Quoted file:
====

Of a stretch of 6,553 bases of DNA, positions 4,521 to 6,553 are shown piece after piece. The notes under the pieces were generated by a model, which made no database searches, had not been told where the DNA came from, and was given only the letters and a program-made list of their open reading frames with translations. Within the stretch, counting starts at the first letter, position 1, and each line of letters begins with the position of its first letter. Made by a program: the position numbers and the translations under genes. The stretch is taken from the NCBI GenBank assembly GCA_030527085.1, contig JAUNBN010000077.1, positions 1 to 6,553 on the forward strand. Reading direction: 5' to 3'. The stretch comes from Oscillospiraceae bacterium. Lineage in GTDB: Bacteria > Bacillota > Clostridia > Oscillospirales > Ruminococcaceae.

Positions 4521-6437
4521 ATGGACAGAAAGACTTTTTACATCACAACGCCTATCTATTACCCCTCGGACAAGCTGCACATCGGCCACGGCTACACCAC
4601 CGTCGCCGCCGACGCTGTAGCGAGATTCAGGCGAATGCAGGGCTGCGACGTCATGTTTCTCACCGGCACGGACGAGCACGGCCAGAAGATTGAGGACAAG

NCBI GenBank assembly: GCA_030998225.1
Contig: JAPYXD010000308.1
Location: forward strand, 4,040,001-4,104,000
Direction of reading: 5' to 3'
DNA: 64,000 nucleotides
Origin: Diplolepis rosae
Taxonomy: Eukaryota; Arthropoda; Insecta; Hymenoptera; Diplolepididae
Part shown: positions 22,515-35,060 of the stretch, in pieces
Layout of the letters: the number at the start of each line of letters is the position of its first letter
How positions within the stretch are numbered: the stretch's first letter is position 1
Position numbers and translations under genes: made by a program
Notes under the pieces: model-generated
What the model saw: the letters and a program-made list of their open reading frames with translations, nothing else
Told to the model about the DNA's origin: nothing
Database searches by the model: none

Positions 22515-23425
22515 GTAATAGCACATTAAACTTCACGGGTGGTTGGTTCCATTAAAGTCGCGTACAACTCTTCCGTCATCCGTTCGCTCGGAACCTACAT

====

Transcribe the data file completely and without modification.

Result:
Of a stretch of 6,553 bases of DNA, positions 4,521 to 6,553 are shown piece after piece. The notes under the pieces were generated by a model, which made no database searches, had not been told where the DNA came from, and was given only the letters and a program-made list of their open reading frames with translations. Within the stretch, counting starts at the first letter, position 1, and each line of letters begins with the position of its first letter. Made by a program: the position numbers and the translations under genes. The stretch is taken from the NCBI GenBank assembly GCA_030527085.1, contig JAUNBN010000077.1, positions 1 to 6,553 on the forward strand. Reading direction: 5' to 3'. The stretch comes from Oscillospiraceae bacterium. Lineage in GTDB: Bacteria > Bacillota > Clostridia > Oscillospirales > Ruminococcaceae.

Positions 4521-6437
4521 ATGGACAGAAAGACTTTTTACATCACAACGCCTATCTATTACCCCTCGGACAAGCTGCACATCGGCCACGGCTACACCAC
4601 CGTCGCCGCCGACGCTGTAGCGAGATTCAGGCGAATGCAGGGCTGCGACGTCATGTTTCTCACCGGCACGGACGAGCACGGCCAGAAGATTGAGGACAAG

NCBI GenBank assembly: GCA_030998225.1
Contig: JAPYXD010000308.1
Location: forward strand, 4,040,001-4,104,000
Direction of reading: 5' to 3'
DNA: 64,000 nucleotides
Origin: Diplolepis rosae
Taxonomy: Eukaryota; Arthropoda; Insecta; Hymenoptera; Diplolepididae
Part shown: positions 22,515-35,060 of the stretch, in pieces
Layout of the letters: the number at the start of each line of letters is the position of its first letter
How positions within the stretch are numbered: the stretch's first letter is position 1
Position numbers and translations under genes: made by a program
Notes under the pieces: model-generated
What the model saw: the letters and a program-made list of their open reading frames with translations, nothing else
Told to the model about the DNA's origin: nothing
Database searches by the model: none

Positions 22515-23425
22515 GTAATAGCACATTAAACTTCACGGGTGGTTGGTTCCATTAAAGTCGCGTACAACTCTTCCGTCATCCGTTCGCTCGGAACCTACAT